Breast Cancer (BC)

Risk factors

The presence of risk factors does not necessarily mean the development of the disease.


In most cases, the age of the patients exceeds 55.


This factor seems obvious, but it is worth remembering that men can also get breast cancer, much less often.


Having 1 drink a day increases the risk of breast cancer by 10%, and 2 drinks or more — by 20%.


The risk is higher if you become overweight after menopause. The increased risk is associated with the production of estrogen by fatty tissue, as well as lack of physical activity and excess production of insulin.


Up to 10% of breast cancer cases are hereditary.

The most common cause of hereditary breast cancer is a pathogenic variant in the BRCA1 or BRCA2 gene.

Family or personal history of breast cancer

The presence of 1 first-degree relative – the risk is 2 times higher, of 2 relatives – 3 times higher.

Women without children

Also, late reproductive age is a risk factor. At the same time, the risk of breast cancer increases relatively within 10 years after pregnancy, and then decreases.

Avoidance of breastfeeding

Long-term breastfeeding (more than a year) reduces the risk of breast cancer.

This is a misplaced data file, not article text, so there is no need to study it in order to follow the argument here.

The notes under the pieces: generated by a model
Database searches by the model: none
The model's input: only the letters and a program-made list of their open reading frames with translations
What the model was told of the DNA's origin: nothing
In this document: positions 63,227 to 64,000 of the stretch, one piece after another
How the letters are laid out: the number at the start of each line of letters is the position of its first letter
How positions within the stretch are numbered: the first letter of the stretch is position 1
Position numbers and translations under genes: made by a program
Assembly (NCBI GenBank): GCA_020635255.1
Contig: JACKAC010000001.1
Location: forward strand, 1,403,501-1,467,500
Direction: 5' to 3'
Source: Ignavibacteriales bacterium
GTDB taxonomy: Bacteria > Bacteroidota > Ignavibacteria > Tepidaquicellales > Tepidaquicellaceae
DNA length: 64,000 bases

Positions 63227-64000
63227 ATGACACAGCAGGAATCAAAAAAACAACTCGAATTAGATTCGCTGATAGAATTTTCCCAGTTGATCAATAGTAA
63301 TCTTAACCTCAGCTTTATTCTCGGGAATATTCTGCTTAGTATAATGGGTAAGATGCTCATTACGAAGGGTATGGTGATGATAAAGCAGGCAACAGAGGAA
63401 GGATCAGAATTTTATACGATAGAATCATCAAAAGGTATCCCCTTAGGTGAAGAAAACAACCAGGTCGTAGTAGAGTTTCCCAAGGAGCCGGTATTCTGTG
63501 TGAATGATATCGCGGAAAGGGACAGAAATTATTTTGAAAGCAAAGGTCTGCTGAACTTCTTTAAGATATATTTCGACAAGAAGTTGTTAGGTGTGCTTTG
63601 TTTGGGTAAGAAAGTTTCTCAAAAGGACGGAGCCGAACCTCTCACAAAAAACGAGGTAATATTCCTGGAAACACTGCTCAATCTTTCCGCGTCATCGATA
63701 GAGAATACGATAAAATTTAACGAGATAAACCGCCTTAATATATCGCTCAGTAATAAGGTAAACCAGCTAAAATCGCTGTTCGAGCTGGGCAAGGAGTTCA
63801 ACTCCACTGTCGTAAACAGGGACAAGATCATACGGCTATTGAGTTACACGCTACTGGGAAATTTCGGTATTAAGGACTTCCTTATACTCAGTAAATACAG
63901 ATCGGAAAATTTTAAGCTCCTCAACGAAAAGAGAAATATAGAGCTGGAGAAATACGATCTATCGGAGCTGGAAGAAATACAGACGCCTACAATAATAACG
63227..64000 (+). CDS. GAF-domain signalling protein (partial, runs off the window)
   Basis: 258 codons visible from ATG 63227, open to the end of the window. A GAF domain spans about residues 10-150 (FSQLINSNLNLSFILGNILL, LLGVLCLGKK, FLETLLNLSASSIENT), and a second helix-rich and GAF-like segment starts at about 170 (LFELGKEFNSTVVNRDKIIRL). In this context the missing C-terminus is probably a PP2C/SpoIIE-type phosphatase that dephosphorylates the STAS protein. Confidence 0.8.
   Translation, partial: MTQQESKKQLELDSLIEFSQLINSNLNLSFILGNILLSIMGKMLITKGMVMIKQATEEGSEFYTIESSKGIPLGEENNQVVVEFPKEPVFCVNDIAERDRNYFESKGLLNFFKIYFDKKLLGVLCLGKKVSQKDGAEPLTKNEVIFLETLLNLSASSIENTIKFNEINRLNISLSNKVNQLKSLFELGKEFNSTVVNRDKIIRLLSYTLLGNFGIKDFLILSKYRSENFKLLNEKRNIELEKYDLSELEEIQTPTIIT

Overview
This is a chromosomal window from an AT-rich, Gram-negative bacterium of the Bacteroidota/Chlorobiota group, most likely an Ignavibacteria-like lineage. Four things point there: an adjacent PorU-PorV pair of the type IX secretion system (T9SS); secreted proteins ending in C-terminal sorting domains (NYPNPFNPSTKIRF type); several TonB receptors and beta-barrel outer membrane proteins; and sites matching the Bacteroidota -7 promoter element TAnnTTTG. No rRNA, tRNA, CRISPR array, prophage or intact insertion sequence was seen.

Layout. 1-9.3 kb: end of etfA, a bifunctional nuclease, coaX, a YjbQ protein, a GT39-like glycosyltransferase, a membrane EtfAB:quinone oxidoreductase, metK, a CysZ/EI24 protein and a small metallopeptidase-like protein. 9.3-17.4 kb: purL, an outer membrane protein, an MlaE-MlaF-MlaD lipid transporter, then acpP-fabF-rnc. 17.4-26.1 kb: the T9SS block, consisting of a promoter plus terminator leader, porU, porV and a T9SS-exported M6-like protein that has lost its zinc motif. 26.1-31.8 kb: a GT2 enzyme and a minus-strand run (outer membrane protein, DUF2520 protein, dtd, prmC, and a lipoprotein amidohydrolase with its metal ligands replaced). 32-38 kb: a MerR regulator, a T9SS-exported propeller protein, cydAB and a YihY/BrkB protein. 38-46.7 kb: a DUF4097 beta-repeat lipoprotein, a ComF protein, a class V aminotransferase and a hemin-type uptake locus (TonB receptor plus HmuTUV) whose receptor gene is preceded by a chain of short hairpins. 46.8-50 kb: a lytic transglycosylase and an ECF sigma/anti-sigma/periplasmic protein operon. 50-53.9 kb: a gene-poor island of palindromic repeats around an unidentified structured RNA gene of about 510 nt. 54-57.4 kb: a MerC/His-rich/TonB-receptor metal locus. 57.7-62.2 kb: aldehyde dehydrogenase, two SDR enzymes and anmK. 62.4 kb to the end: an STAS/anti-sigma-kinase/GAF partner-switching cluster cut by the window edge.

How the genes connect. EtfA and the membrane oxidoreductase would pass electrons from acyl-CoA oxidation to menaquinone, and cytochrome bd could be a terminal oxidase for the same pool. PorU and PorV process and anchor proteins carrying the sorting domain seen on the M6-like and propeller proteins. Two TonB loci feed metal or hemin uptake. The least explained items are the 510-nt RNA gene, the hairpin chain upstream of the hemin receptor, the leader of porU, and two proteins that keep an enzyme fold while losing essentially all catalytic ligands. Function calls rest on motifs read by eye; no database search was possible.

Contraceptives containing hormones

Some studies have found a connection between taking hormonal contraceptives (oral contraceptives, intrauterine devices, skin patches, etc.) and breast cancer. The risk decreases several years after hormonal contraception is discontinued.

Hormone Replacement Therapy (HRT)

Combined HRT (estrogen + progesterone) increases the risk of breast cancer after long-term use (more than 4 years). Estrogen therapy (after removal of the uterus) causes only a slight increase in risk.

Breast implants

Breast implants are not associated with an increased risk of the most common types of breast cancer. However, they are associated with a rare type of non-Hodgkin’s lymphoma, anaplastic large cell lymphoma (ALC). This lymphoma can develop about 8 to 10 years after implant placement, and more frequently if implants have a textured (rough) surface rather than a smooth one. It can manifest as fluid accumulation around the implant, swelling, pain, edema, or asymmetry. If you have any worrisome symptoms, you should discuss them with your physician. Early stage ACL is often treated surgically by removing the implant and capsule. More advanced disease requires chemotherapy/chemoradiation.

Early onset of menstruation (before age of 12) / late onset of menopause (after age 55)

due to longer lifetime exposure to the hormones estrogen and progesterone.

Radiation therapy of the chest while treating cancer at a young age

for example, Hodgkin’s lymphoma or non-Hodgkin’s lymphomas.

Presence of certain benign breast diseases

  • Ductal hyperplasia (without atypia)
  • Fibroadenoma
  • Sclerosing adenosis
  • Several papillomas (called papillomatosis)
  • Radial scar
  • Atypical ductal/lobular hyperplasia (5 times higher)
  • Lobular carcinoma in situ (10 times higer)

Fibrocystic changes and mastitis do not increase the risk of breast cancer.

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